The first step in the handover process is to approach the receiver. Sisbot et al. (2005) proposed a navigation planner that creates safe, legible, and socially acceptable paths for approaching a person for a handover. As a progression from this work, the motion planner was extended to account for the amount of human motion required to perform a handover, allowing the robot to choose the best handover location based on context (Mainprice, Gharbi, Simeon, & Alami, 2012).
An important decision for the robot is how the object will be presented to the receiver. For this, Sisbot and Alami (2012) developed a manipulation planning framework that chooses handover loca- tions based on the human’s safety, accessibility, field of view, posture, and preferences. A handover motion controller that adapts to unexpected arm movements of a simulated human is presented in Agah and Tanie (1997). Glasauer, Huber, Basili, Knoll, and Brandt (2010) investigated how a robot can use human-like reaching gestures to convey the intent to do a handover and signal readi- ness. Kim, Park, Hwang, and Lee (2004) investigated the mechanism of how a robot can grasp an object before handing it over to a human that incorporates the object’s shape, the object’s function, and the safety of both the robot and the human. Similarly, Lopez-Damian, Sidobre, DeLaTour, and Alami (2006) presented a planner to grasp unknown arbitrary objects for interactive manipulation tasks.
Although certain handovers can be planned in advance, the robot needs to be responsive and dynamic during the interaction, particularly during the transfer of the object. Nagata, Oosaki, Kakikura, and Tsukune (1998) presented a grasping system based on force and torque feedback that senses when the humans has a stable grasp on the object, after which the robot can release the object. Sadigh and Ahmadi (2009) presented a robotic grasping controller inspired by human grasping to grasp an object with minimal normal forces while ensuring the object does not slip.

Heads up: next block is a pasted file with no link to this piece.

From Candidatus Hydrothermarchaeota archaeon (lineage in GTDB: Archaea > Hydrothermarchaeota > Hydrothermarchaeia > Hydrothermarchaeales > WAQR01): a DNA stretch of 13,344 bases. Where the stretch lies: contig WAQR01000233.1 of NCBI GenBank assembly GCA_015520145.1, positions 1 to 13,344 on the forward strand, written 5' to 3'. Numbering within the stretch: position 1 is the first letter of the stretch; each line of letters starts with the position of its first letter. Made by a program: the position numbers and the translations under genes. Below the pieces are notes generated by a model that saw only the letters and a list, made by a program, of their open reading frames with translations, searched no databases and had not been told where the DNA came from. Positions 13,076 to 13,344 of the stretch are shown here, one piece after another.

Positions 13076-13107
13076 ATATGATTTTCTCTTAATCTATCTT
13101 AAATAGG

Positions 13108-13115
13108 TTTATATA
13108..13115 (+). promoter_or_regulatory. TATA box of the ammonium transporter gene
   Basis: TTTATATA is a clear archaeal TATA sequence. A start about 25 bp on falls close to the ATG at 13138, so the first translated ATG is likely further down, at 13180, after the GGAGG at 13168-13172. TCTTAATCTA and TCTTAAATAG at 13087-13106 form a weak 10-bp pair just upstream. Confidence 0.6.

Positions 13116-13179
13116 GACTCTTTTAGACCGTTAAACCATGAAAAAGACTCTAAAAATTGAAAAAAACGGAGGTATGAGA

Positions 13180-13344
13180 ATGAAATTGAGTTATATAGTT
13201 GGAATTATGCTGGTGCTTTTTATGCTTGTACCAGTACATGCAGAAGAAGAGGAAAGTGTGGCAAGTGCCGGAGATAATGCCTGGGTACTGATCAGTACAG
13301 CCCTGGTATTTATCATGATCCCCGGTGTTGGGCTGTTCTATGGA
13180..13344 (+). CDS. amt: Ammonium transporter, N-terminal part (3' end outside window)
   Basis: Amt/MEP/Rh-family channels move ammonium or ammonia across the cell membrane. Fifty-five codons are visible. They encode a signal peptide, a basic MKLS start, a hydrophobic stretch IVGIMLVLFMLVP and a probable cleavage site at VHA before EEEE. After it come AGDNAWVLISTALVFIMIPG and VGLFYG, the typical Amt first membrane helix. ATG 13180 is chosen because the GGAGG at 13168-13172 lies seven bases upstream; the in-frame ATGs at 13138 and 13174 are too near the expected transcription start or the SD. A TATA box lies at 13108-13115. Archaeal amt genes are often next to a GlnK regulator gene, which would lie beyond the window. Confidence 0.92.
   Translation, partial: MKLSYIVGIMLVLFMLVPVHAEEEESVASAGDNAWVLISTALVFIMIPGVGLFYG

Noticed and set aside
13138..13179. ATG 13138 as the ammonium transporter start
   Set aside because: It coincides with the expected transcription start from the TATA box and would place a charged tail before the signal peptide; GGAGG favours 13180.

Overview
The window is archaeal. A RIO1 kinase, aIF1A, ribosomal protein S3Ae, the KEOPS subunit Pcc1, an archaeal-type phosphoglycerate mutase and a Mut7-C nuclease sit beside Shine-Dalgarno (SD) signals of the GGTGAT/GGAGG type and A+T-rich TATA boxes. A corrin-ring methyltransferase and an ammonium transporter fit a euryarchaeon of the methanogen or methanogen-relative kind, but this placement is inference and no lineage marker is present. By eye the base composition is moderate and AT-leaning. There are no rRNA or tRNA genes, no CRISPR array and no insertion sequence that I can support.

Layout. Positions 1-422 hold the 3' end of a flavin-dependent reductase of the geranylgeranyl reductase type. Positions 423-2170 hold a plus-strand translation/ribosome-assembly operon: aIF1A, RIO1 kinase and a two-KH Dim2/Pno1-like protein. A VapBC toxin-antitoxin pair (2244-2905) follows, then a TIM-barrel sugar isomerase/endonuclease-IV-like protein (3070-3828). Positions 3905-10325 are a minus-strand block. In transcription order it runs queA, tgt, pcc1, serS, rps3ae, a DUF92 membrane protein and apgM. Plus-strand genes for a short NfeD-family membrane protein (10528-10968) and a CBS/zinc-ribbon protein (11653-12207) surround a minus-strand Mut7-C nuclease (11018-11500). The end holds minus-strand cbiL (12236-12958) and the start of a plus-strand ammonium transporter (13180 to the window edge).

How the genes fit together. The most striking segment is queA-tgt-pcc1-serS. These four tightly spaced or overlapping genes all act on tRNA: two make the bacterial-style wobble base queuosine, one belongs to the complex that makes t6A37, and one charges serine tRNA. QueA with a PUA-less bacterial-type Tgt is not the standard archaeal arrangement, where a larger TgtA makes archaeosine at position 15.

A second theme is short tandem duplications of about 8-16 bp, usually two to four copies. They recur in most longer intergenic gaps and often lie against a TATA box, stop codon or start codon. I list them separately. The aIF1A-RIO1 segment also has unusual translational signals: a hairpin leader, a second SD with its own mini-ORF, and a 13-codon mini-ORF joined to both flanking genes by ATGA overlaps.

Our work on human–robot handovers also contributes to the design of autonomous handover behaviors. Our findings about how an object should be presented in order to convey intent (Sec- tion 5.1.1) and be preferable by humans (Section 5.1.3) can be incorporated into the objective func- tions of the motion planners proposed in the literature. Other work focusing on navigation and grip forces is complementary to this work. Also, all of the works mentioned above consider the transfer
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of objects from robots to humans. One of our studies (Section 5.3) is the first, to our knowledge, to focus completely on the transfer of objects from a human to an adaptive robot.
2.3 Studies of Human–Robot Handovers
We believe that user studies involving actual human–robot handovers are invaluable in guiding the design of seamless handover interactions. One benefit of user studies is to establish human prefer- ences. A study presented in Koay et al. (2007) analyzes human preferences on the robot’s handover behaviors in terms of the approach direction and of the height and distance of the object. User pref- erences between two velocity profiles for handing over are analyzed in Huber et al. (2008) in terms of participants’ ratings of human-likeness and feelings of safety. Our studies, presented in Section 5, complement these by focusing on human preference for how the object and the robot are configured during the object transfer.
In addition, user studies can provide important observations that guide the design of handover behaviors. Edsinger and Kemp (2007) presented a study that demonstrated the effectiveness of a simple handover mechanism that automatically drops the object without any sensing. The authors found that, during a handover, humans will pose an object in the robot’s stationary hand regardless of the robot’s hand pose, demonstrating that humans adapt to the robot’s hand pose. Aleotti, Micelli, and Caselli (2012) found that robots should take into consideration how the human will grasp the object and that robots should present the human with the most appropriate part of the object (e.g., a handle). Pandey, Ali, Warnier, and Alami (2011) investigated how a robot can predict where the human will hand over and then proactively move to this location.